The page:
When I got home Maami was shocked and she personally gave me a clean bath promising to pay for the palm oil I poured. When I asked her where Brother Wale was and she told me he had been admitted in the hospital I smiled again.
I smiled because my “best friend” wasn’t mad after all.
“take this thing! Wale said you should take it home for him!” Brother Emeka handed over a parcel to me as I closed business for that night.
I could feel from touching the parcel that what was inside was nothing but Brother Igbon
Anifowoshe a community close to Badagry is not the conventional close-to-city community you know. The community has it all; all professions, all kinds of characters. There was some that said their calling was to smoke weed morning-afternoon-night; Brother Wale was part of such people.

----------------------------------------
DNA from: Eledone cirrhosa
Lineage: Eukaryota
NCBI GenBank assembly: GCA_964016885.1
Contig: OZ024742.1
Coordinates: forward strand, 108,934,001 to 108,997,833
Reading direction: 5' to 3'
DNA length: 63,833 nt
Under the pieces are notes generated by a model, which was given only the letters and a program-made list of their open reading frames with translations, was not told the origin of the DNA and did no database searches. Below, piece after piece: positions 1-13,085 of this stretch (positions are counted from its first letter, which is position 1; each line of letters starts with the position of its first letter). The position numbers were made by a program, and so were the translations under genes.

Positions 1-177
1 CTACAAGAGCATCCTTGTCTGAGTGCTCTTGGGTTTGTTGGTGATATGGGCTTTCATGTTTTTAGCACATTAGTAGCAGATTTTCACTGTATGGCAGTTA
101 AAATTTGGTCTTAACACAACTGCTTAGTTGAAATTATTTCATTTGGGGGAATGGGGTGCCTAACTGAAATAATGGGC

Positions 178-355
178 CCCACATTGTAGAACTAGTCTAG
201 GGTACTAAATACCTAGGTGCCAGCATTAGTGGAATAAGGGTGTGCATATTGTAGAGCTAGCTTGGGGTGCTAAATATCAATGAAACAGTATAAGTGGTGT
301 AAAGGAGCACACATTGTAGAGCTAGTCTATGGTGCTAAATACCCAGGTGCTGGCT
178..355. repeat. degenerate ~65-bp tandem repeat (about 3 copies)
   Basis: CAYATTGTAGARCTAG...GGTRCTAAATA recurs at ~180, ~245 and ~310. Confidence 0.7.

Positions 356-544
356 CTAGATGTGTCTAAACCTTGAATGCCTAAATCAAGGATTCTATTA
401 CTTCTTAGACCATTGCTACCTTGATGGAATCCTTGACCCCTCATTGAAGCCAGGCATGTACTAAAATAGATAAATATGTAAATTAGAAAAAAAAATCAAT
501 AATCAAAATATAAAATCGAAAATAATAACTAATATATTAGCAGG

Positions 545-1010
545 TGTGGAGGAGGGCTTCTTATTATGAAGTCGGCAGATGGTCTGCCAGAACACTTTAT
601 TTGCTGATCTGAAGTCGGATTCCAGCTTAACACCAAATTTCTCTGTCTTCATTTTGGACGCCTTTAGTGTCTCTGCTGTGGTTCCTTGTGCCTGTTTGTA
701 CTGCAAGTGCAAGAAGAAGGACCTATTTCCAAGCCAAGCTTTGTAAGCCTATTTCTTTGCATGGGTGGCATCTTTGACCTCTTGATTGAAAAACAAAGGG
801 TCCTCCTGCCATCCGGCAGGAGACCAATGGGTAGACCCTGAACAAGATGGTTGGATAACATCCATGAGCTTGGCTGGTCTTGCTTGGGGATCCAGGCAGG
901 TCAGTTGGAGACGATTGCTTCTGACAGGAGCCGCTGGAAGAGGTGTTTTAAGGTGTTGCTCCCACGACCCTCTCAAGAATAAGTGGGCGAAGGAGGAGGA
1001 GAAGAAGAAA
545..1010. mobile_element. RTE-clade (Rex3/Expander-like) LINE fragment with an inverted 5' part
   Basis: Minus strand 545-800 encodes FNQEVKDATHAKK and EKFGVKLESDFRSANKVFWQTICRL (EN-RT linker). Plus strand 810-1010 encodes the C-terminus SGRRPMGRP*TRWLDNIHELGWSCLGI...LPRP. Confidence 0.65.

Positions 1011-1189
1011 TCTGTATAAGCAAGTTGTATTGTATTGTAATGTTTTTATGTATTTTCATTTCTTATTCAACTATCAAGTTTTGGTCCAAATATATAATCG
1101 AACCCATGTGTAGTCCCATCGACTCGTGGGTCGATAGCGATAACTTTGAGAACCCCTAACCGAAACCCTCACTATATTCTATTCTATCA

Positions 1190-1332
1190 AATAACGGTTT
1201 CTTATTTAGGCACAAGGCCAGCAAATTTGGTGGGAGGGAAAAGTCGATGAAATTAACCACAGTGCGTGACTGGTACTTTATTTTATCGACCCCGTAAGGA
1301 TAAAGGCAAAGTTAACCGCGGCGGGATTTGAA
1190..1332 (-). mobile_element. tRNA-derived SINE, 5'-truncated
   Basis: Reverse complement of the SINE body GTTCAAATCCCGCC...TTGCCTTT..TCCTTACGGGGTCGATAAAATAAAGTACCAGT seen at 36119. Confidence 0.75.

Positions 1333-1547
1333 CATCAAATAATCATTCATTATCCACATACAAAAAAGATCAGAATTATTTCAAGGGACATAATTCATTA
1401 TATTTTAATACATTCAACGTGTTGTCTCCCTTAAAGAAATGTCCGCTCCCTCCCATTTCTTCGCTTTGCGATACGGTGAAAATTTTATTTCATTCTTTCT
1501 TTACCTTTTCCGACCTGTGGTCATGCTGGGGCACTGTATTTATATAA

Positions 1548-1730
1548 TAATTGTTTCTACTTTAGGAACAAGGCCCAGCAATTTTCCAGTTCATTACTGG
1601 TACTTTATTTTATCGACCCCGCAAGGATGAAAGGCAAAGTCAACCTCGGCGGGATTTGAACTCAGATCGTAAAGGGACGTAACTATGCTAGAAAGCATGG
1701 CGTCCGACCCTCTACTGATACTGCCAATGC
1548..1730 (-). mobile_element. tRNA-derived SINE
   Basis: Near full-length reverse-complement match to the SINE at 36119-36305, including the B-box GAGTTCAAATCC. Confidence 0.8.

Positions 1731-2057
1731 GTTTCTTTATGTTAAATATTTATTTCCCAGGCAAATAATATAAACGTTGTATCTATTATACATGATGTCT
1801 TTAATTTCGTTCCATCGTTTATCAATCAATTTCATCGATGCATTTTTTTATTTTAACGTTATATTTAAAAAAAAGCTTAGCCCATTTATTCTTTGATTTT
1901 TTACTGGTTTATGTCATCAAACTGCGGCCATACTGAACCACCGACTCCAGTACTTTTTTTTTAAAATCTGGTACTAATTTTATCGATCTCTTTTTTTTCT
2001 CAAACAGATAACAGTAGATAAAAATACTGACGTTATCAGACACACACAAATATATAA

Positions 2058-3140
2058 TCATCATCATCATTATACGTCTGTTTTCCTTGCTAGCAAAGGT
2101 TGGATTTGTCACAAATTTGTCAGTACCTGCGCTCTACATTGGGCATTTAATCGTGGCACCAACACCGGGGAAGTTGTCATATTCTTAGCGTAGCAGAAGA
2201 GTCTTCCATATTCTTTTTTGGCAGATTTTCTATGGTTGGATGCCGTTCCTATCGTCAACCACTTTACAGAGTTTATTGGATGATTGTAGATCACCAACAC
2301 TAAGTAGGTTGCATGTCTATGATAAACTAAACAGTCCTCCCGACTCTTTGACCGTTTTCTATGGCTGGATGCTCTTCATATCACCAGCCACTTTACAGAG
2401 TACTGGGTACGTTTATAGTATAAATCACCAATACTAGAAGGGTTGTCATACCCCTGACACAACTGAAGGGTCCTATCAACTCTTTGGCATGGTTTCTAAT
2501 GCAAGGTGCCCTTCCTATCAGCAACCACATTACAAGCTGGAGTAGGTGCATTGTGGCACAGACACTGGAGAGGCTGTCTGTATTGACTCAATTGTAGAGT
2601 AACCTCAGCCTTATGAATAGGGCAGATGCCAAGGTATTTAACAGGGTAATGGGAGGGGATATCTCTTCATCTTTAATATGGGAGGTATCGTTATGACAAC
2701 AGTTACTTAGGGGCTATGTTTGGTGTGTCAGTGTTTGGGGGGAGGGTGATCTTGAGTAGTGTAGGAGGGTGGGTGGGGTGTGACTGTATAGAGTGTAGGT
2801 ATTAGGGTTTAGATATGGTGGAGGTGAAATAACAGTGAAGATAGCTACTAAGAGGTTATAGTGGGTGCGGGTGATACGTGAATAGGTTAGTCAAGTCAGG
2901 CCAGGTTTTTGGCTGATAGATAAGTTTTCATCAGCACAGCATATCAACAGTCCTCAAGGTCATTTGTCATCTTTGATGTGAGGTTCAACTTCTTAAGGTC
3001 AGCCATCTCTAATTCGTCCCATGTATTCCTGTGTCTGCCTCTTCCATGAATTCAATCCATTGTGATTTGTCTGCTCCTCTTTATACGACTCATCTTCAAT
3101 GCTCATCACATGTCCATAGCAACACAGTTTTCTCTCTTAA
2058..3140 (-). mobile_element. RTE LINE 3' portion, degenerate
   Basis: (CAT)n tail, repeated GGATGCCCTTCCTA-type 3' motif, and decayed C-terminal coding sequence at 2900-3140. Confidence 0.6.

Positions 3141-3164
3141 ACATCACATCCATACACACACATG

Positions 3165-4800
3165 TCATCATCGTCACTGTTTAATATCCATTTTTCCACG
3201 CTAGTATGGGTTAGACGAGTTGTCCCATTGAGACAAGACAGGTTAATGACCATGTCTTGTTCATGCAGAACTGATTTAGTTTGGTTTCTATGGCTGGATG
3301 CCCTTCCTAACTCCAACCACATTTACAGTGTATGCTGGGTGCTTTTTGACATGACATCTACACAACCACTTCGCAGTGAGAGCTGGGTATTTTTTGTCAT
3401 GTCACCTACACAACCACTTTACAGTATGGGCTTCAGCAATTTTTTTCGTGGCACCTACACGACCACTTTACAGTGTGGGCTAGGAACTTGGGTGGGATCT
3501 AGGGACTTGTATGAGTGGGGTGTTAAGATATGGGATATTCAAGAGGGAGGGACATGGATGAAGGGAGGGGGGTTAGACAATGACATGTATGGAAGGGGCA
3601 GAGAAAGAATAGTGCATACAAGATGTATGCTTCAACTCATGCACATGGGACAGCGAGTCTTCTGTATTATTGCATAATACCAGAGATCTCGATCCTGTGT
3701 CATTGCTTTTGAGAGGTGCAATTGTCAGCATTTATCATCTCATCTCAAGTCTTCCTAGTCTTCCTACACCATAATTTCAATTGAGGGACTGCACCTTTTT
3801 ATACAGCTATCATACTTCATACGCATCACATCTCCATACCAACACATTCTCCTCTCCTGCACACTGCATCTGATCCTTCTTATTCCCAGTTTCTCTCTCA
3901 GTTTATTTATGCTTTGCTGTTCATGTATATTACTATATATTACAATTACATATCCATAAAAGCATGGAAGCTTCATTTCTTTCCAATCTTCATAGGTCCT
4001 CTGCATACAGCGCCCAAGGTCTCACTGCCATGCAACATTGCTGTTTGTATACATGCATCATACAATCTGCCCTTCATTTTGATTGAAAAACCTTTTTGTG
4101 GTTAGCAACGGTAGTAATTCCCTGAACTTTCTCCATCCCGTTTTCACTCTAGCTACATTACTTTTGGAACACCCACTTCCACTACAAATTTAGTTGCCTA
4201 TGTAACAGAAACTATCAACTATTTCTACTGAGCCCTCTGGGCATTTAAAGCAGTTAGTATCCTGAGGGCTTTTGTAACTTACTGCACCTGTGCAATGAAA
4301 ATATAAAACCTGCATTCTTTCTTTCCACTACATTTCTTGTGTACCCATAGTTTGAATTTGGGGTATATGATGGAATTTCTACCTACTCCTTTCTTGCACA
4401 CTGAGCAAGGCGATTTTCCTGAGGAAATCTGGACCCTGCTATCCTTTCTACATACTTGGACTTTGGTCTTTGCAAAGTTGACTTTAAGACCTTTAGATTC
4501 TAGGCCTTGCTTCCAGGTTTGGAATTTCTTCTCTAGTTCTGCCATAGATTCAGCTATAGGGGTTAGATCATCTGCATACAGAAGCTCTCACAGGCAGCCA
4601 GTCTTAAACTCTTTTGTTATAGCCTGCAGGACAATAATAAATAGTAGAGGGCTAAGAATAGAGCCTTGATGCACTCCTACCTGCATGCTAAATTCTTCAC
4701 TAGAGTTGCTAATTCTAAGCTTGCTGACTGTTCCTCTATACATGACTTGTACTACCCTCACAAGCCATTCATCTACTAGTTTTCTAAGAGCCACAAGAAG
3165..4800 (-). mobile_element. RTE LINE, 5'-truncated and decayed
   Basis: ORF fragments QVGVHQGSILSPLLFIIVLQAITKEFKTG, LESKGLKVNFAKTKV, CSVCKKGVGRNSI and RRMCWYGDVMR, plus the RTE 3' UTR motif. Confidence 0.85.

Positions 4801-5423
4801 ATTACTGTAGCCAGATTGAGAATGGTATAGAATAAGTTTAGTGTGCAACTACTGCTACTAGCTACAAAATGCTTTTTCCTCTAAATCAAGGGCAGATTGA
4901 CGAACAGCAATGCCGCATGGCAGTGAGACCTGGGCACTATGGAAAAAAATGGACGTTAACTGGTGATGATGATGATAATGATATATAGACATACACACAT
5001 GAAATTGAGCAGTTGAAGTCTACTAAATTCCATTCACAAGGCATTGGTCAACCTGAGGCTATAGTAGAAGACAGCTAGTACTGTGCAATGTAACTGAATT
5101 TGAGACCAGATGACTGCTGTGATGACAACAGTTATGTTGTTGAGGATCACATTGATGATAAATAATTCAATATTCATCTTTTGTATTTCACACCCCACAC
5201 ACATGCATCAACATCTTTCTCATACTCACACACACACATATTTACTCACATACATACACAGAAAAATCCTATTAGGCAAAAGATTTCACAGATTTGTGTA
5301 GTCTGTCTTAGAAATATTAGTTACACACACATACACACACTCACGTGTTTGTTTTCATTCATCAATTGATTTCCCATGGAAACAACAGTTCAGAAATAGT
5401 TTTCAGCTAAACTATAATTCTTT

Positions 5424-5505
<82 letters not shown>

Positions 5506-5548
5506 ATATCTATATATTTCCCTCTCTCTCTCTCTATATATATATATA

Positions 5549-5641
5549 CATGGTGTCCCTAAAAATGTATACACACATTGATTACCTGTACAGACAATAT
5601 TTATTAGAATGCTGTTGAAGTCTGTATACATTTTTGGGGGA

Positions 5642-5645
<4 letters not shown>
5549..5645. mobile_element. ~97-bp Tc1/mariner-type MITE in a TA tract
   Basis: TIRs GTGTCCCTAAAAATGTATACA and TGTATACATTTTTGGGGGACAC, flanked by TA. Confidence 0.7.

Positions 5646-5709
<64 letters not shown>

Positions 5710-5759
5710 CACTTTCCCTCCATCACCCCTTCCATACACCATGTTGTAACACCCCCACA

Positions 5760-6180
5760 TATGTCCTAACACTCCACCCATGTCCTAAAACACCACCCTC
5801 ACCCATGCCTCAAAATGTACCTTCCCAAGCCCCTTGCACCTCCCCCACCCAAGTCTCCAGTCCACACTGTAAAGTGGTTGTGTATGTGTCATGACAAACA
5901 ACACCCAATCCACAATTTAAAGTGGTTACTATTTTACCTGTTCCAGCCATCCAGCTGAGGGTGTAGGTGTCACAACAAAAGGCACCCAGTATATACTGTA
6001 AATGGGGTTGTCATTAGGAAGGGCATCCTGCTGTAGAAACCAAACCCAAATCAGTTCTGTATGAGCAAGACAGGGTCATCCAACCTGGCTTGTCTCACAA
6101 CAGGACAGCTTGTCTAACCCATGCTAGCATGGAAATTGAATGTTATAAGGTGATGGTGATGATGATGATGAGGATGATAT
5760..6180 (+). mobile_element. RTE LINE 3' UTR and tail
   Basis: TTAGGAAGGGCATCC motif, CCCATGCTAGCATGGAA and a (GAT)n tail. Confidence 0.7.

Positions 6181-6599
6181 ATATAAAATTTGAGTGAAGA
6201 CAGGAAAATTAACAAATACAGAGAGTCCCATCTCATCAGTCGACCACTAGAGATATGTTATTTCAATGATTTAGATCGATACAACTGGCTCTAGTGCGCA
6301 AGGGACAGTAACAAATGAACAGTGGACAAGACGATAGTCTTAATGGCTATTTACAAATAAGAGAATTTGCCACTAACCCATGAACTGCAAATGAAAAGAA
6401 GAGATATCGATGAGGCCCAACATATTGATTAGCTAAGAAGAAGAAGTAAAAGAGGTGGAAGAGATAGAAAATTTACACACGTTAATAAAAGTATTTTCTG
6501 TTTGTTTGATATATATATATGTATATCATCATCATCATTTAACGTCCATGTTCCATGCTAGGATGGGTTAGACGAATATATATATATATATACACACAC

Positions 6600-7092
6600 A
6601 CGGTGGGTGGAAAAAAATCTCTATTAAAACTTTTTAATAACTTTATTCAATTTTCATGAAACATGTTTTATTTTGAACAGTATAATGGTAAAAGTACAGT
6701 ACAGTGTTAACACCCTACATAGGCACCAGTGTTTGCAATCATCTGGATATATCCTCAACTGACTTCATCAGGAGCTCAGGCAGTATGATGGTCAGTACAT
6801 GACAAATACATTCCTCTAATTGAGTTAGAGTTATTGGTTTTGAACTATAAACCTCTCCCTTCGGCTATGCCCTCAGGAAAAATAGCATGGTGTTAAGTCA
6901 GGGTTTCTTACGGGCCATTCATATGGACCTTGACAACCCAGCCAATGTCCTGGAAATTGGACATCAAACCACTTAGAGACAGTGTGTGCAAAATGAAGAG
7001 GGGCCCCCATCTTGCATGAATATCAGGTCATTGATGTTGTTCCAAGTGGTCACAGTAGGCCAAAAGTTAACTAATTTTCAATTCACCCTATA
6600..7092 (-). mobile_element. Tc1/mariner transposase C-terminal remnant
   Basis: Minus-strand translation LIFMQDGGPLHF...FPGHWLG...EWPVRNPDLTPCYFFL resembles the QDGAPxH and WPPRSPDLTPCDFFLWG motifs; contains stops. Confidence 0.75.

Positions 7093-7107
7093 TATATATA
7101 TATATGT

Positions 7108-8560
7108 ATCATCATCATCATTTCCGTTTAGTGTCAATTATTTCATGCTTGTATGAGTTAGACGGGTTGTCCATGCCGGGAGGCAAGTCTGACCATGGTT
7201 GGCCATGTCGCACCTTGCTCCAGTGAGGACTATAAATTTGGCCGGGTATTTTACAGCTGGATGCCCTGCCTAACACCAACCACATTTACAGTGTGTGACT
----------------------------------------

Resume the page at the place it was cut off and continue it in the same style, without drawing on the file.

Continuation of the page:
He joined them since he couldn’t beat them. Mehn! I missed the old Brother Wale. The old brother Wale was dogged and had a lot of gusto; he would wake up as early as 6am and set for a quest; that quest was to look for a job. He had wanted to work in Television house as a newscaster so his destination point everyday was television and radio houses to submit his CV.
And at the end of the day friendly lights will guide him home after he had stopped over at the bar to drink a bottle or two of the legendary 1759. Then he comes home complaining how graduate-unfriendly Nigeria was; wishing he was the president of the nation.
Well the Brother Wale then could be the president of the world I can affirm, as for the Brother Wale after he met Igboh Kwenu the dealer of weed, he could be the president of only one nation – Igboh nation.
The frustration of not getting a job as a third class graduate made Brother Wale changed from being in the nation of born again christians to being in the nation of weed smokers.